So now – what is the best way to deal with tenants as a big bad Real Estate professional who is now going to disrupt their lives. I have a system for this.
Personally, I will not list the home until I have had a chance to meet the tenant and have a proper chat with them. If It turns out that the tenant is difficult to meet with, then that is the first sign of difficulty. So, then we may have to think of ways to motivate them, and attempt to adjust their attitude towards “The REALTOR®.
Once we get the meeting, our purpose, is to approach the situation with empathy and assure them that we understand that they are people living in a home and that there is no incentive or benefit to them during this time as we totally disrupt their lives.
Next we talk to them about the Laws that are in place to protect them as tenants and educate them on their rights. It is best to adhere to the Act that is in place for your area that regulates how tenants are to be treated, anyway, to avoid putting your landlord/Seller, and yourself, at risk, so why not use that to make the tenant feel more at ease. This will give them a sense of control, knowing that their rights will be protected and that you respect them as people. At the same time, you are literally telling them the rules of the game… it goes both ways. If you play by the rules, then they have to, as well. Its an implied expectation.
This puts them more at ease and disarms them right away. “These people are different. IT seems that they are people that operate with the appropriate morals and ethical standards. I respect them but still feel a little wary…” Ok… if you can get them into that mode of thinking then you have a better chance of getting through to them… Stage 1 accomplished.
Hopefully we are now transformed the relationship from big bad real estate professional that doesn’t care about them and is more concerned with our commission to someone that has a job to do but will operate in a fair and respectful way. We believe that they are simply, regular people that are living in this “product” that we are contracted to sell. Does that make sense? Do you take the time to do that? I will tell you that once you meet, disarm, and then establish guidelines with them that give them more comfort, you will have an easier time booking showings and you will find that they will put out a little extra effort to make the home more presentable, more often than not.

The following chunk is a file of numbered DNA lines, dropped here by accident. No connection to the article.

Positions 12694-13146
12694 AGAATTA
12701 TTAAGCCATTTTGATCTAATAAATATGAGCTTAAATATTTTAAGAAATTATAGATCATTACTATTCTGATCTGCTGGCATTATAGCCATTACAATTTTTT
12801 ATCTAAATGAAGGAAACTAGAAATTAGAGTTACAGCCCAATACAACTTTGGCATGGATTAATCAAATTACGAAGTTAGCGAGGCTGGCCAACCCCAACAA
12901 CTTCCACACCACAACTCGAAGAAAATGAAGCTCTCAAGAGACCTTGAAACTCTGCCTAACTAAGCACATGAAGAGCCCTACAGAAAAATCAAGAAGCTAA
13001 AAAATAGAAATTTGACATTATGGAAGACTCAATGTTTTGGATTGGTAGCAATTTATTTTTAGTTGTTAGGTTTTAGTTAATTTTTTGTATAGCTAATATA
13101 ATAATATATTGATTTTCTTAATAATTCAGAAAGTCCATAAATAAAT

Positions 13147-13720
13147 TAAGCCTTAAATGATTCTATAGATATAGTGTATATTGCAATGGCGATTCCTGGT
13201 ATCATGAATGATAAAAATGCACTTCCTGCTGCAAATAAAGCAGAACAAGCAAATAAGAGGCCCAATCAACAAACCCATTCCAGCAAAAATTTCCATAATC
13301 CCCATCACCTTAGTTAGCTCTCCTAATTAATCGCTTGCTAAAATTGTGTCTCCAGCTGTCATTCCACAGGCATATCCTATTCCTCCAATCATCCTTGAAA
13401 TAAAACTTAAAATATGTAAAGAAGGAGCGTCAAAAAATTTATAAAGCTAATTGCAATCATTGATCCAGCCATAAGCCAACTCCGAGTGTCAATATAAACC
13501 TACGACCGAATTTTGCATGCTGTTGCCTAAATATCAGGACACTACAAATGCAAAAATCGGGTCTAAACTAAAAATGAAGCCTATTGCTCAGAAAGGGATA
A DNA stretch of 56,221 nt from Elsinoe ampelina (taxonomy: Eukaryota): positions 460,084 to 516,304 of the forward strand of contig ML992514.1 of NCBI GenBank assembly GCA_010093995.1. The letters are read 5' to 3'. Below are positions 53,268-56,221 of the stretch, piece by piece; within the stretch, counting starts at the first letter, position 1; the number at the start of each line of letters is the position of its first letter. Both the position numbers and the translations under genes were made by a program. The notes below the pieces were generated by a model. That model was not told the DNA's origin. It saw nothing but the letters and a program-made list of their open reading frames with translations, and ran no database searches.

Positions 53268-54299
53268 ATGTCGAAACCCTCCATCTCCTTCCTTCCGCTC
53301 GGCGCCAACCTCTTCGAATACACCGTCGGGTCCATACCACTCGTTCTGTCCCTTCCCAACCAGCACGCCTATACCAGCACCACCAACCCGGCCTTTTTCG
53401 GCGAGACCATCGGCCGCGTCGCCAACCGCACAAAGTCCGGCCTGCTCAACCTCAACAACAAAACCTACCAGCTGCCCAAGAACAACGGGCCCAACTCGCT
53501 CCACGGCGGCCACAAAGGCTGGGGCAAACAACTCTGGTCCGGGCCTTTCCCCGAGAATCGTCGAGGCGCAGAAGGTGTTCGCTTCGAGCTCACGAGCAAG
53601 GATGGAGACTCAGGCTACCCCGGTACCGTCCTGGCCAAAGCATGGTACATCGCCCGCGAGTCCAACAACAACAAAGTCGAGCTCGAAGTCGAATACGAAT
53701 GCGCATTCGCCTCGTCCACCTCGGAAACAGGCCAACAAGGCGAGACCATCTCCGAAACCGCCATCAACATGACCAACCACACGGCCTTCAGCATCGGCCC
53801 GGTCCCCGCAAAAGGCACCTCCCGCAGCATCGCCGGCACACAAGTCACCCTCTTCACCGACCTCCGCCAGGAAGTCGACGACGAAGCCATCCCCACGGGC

If we think about it from their side… there is a FEAR there. We need to kill the monster when it is small so that we can move forward with less blockages and get our job done for the seller. If we don’t take the time to alleviate these things then we will have a tougher time with the tenant and it will be a nightmare listing for certain. Taking these steps is not a guarantee that the tenant will absolutely fall in line and be reasonable… Let’s face it – but it give us our best chance to do a great job for the Seller.
So we did our best to alleviate the first concern. Which is basically the BIG BAD REALTOR is going to treat me horribly and not respect me and my home…
The next concern – “This is going to be a pain in the butt and enormously inconvenient.”
So, we discuss some guidelines and get their feedback with the attitude that we will try to minimize the inconvenience as much as possible.
The Guidelines that we discuss with them, are as follows:
- What are the absolute most horrible times for showings to occur?
- What is the best day and time frame for showings?
- How do we deal with pets etc.?
- Do you have to be home for all showings or do you actually prefer to have the showings while you are at work?
- What is their work schedule like?
- We will always try to ensure that you have a minimum of 24 hours notice for showings but if we get a request we will still make the request to you. This is just in case that time frame is actually more convenient for you. You have the right to say no, but if it works for you anyway in that time frame, then we can get it over with. Please don’t be offended if you receive a request within the 24 hour time frame.